- One afternoon we took the cable car up the hill to the Botanical Gardens. It was great fun; the boys scooted around and spent ages playing on the WW2 Krupp gun while us oldies... yes, enjoyed the view and the sun.
- We stayed at these serviced apartments right behind the St James Theatre. It's not very flash, but really central and one of the first bus stops in town when coming from the airport. We walked everywhere and only needed the bus to and from the airport.
- And finally: take Metservice forecasts with a pinch of salt. We took hats and jackets for the predicted weather, but we only needed them when we landed back in Auckland on Sunday. Thanks for putting on the weather for us, Wellington!
What are your travel tips for Wellington? I'd love to find out about more day trips you can do with kids.
Tuesday, October 16, 2012
Monday, October 15, 2012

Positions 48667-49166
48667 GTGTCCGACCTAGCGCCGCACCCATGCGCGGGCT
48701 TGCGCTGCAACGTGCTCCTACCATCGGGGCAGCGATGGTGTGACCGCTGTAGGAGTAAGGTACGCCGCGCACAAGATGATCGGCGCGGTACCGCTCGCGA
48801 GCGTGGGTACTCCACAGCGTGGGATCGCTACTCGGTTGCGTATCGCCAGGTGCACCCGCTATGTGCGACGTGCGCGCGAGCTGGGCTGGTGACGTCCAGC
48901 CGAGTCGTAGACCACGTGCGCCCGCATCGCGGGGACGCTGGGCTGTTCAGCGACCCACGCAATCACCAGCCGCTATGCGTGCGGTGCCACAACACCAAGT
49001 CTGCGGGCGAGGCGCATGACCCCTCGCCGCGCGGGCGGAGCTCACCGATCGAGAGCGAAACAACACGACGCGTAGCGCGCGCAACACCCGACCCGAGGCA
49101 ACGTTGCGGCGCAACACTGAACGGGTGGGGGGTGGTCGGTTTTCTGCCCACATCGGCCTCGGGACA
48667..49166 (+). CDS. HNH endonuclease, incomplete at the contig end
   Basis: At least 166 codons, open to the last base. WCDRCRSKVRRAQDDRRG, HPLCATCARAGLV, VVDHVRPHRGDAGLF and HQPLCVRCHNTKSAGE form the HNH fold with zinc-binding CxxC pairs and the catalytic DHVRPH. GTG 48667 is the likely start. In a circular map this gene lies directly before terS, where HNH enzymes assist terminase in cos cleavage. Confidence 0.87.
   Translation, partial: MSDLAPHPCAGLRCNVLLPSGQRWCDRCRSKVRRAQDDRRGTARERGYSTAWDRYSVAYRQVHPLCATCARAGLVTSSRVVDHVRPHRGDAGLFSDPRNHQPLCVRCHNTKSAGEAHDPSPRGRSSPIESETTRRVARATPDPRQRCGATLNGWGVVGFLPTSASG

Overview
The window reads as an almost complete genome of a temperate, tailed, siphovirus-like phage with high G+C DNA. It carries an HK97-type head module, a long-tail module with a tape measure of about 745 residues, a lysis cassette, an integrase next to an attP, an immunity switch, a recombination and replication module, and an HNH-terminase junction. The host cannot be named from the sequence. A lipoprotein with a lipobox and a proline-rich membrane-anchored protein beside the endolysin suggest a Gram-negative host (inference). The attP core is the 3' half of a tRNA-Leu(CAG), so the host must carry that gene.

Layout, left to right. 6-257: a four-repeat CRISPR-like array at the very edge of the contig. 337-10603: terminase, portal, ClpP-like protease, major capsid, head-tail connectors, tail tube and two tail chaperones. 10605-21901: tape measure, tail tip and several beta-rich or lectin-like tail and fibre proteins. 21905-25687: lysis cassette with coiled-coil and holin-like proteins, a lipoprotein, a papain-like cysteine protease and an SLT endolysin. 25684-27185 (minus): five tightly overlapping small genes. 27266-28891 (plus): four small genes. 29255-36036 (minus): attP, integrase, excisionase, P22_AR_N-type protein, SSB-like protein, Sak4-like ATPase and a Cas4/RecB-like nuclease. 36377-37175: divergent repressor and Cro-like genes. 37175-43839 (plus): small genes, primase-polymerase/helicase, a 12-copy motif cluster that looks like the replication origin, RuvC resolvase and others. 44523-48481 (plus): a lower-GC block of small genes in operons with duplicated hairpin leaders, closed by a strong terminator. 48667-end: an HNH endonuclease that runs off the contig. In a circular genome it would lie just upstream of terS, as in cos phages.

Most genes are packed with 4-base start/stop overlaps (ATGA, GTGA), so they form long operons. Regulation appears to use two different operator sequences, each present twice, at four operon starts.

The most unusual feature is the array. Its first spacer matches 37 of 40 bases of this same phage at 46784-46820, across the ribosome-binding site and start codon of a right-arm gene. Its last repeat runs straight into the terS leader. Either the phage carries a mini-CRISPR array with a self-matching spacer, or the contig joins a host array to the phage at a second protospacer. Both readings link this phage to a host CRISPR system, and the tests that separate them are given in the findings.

If you popped in for a coffee in the next couple of weeks, this is an example of what might see:
When he saw the look on my face this weekend, he said he had an idea. Five minutes later he had made this contraption with the boys' Kid Knex. It works perfectly! It's like two little revolving 'fans' that turn when you pull the thread. Our boys are very keen to become inventors one day and it's easy to see that they certainly have the right genes to get there!
Thursday, October 4, 2012
The third design in my range of embroidery kits is a tree. This is the easiest of the 5 and would be an ideal project for a complete beginner. I only used running stitch and straight stitches with beads as embellishment, but it's up to the stitcher as to which stitches they want to do, of course.